Ward 3 Councillor Bernie Morelli talks about improving walkability, building an integrated and connected transportation system, and dealing with speeding traffic and the challenges of an inner city ward.
By Ryan McGreal
Published May 25, 2012
RTH contacted Bernie Morelli, councillor for Ward 3, to talk about walkability and neighbourhood issues. In a telephone interview, Morelli said walkability is "absolutely a part of the picture" as the lower city continues its transformation.
He said he has seen and experienced a shift in attitudes about walkability. "I'm part of the demographic that's finding it hard to walk, but more people are trying to do so, and we're trying to make it happen. It's very much a need that is evolving out of the demographics" in the lower city.
Morelli's ward is crisscrossed with paired one-way streets but he believes two-way streets have potential, noting that our one-way thoroughfares were built for an industrial economy that has changed over the past several decades.
The city is conducting a class environmental assessment on two-way conversion of Wentworth Street south of Main. "People have been killed at Sanford and Main, and you've got the turnoff at Wentworth on Delaware to Sanford. With consideration of the change in traffic flows and the intensity of traffic flows, a return to two-ways can occur."
Talking about opposition to two-way conversion, Morelli noted, "Way back when I was approached about the Barton Street islands, the only people who quote-unquote 'bitched' about that were people trying to rush home to Ancaster to their estates. There was quite a bit of fear initially."
Morelli said the biggest concerns he hears from his constituents continue to be dealing with the negative impacts of prostitution and crime, speeding automobile traffic, and absentee landlords allowing too many people to live in unmaintained buildings.
"In terms of the area rating money, most of the requests I've had are looking for things like speed bumps - speeding traffic is a major issue for inner city wards."
Policing is also a challenge. "Take the area from Gage to Ottawa and Lawrence to Main. Just to cover that area [with police coverage] would be very costly but we've got to find ways to cope with those issues."
He also detailed problems with irresponsible landlords. "We're still dealing immensely with absentee landlords. Not all are bad, but most are - that's my experience and opinion." He adds, "We're moving in the right direction. We've asked staff to see if we can licence these guys moving forward."
Morelli noted that the word "intensification" is confusing because it's used to connote different things. "The word 'intensification' is like the word 'cancer' - we tend to categorize them all together when they're not all the same. You've got to dig a little bit deeper, but unfortunately we give one word to everything."
Some intensification can work well, Morelli says. "You can have intensification where it seems to work quite well because there's a lifestyle associated with it." However, "A lot of the inner city is 40-foot lots, 30-foot lots, and you have lots of people living in the same house. The kids are growing up but they're not moving out, and you've got four cars parked on a 30-foot lawn. Not to mention the load on infrastructure, like water and sewer."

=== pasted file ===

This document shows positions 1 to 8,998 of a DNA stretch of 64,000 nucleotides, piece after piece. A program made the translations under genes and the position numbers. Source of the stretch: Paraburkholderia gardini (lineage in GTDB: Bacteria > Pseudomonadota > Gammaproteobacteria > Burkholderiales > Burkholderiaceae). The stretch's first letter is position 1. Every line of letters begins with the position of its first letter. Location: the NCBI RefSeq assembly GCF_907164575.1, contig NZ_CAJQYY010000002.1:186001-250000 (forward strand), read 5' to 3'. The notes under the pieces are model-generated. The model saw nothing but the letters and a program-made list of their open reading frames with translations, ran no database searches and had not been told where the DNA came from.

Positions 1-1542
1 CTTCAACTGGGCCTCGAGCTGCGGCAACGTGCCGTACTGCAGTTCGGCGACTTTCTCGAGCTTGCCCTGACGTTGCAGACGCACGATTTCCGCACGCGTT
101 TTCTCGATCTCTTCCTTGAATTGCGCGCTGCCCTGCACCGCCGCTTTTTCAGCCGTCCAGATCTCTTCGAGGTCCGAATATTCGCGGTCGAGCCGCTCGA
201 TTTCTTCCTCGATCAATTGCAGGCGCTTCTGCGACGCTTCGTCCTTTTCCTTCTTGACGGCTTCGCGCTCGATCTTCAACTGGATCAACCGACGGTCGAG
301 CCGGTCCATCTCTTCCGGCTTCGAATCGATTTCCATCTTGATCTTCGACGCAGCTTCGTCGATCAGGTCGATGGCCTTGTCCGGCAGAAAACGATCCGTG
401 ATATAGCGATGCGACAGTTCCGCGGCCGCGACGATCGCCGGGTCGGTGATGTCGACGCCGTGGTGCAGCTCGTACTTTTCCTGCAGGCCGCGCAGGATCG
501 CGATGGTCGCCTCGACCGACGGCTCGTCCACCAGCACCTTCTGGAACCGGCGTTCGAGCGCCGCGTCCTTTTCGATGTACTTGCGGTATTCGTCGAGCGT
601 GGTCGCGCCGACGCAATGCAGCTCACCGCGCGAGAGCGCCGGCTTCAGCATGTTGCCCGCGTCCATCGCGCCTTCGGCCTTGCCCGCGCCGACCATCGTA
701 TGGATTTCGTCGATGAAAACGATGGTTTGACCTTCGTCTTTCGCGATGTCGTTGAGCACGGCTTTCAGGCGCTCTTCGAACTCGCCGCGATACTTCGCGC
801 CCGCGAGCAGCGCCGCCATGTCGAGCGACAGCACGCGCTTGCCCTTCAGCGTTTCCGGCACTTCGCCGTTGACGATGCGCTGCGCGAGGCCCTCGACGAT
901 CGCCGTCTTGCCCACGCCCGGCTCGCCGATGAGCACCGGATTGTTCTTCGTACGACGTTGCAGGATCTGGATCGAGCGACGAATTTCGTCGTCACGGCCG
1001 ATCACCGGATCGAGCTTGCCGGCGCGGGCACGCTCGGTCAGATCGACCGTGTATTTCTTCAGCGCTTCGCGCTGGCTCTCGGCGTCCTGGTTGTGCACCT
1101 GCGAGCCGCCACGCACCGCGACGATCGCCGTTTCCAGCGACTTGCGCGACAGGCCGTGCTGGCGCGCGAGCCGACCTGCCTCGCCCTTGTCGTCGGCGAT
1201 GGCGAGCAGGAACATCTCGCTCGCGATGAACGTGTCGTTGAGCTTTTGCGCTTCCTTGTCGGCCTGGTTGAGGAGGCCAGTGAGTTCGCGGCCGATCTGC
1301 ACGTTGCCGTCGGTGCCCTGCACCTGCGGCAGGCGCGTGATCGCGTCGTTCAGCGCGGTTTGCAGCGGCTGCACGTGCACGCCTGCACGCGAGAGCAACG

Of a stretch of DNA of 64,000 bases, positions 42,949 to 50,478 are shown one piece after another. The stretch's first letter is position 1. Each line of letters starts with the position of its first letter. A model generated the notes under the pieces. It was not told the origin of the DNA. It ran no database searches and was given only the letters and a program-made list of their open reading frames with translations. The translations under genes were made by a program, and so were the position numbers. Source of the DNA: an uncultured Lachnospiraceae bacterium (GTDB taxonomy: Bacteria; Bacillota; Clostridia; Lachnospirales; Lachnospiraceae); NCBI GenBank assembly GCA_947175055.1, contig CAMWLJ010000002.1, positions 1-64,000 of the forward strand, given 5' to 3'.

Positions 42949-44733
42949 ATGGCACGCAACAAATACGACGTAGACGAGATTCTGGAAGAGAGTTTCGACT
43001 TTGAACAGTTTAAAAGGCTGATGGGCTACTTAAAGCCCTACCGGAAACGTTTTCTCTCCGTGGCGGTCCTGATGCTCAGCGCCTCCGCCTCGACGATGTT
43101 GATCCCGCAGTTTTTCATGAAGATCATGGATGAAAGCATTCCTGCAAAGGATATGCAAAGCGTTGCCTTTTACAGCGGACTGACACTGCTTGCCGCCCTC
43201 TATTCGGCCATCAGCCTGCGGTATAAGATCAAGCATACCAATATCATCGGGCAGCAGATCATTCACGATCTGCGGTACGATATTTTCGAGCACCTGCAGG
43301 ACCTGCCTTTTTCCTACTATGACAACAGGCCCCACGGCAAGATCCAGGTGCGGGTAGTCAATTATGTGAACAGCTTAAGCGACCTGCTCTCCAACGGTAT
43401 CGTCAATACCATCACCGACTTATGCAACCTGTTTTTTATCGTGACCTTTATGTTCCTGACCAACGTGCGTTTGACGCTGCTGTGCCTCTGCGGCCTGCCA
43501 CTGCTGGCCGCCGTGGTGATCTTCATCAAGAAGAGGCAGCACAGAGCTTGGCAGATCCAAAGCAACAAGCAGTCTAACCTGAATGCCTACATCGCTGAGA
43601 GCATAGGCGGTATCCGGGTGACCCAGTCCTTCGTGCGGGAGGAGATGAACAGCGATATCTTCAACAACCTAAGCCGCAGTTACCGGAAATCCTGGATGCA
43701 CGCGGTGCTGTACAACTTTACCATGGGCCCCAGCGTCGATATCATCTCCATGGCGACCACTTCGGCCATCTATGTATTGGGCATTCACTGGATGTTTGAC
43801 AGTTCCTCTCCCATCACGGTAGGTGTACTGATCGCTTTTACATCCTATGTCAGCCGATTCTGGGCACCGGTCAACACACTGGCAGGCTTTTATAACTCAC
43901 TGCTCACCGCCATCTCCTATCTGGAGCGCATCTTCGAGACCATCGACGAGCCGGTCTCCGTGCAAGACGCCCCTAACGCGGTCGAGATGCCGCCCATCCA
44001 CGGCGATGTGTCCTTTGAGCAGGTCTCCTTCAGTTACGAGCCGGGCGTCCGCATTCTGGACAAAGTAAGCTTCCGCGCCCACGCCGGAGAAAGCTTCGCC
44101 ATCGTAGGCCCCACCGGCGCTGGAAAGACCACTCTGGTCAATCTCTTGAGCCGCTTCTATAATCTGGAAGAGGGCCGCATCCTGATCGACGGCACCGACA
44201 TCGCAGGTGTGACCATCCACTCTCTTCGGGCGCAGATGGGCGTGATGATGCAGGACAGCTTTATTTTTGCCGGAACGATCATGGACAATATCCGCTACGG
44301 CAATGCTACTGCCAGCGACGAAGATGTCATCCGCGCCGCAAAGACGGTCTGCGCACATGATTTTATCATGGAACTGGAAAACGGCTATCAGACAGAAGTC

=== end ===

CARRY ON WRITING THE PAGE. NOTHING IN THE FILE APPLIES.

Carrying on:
Morelli repeatedly stressed the importance of better integrated transit in Hamilton and across the GTA. "I'm driving a smaller car today - that's another part of the evolution. People are driving less and public transportation is becoming more important."
He pointed to bike lane construction projects in his ward and emphasized the need to build continuous networks that link people to destinations. "If we make sure we focus on integration and viability, we can make it work."
But he also stressed, "You can't just superimpose European templates on North American society. You need to recognize that transportation is the major item that's going to bring all this together, and we need a system that's consistent with meeting the needs of North American society."
That doesn't mean staying with the status quo. "There's no question about transportation in my mind: if we don't do it, we're in big trouble. It's gonna happen, it's gotta happen."
Morelli sees a shift in attitudes already underway. "The whole concept of transportation - these new transit passes, people are learning how to use them, because that's where it's going. Transportation fits that mode. People are being raised with it. Even now when I go to Toronto, I jump on the GO Train. Talk about walkability - spend some time in the Toronto harbourfront! I wish I could get the same enthusiasm around the east harbour in Hamilton."
According to Morelli, the east Harbour is a big part of why Hamilton has an image problem. "Our biggest problem is image, and the major place where people see our image is when you come over the east end of the [Burlington Skyway] bridge. Why aren't we doing something down there? That's one of my war cries around the table. They've done a great job from Winona and the east end over to the pedestrian bridge across the highway," but the city needs to extend that into the industrial waterfront.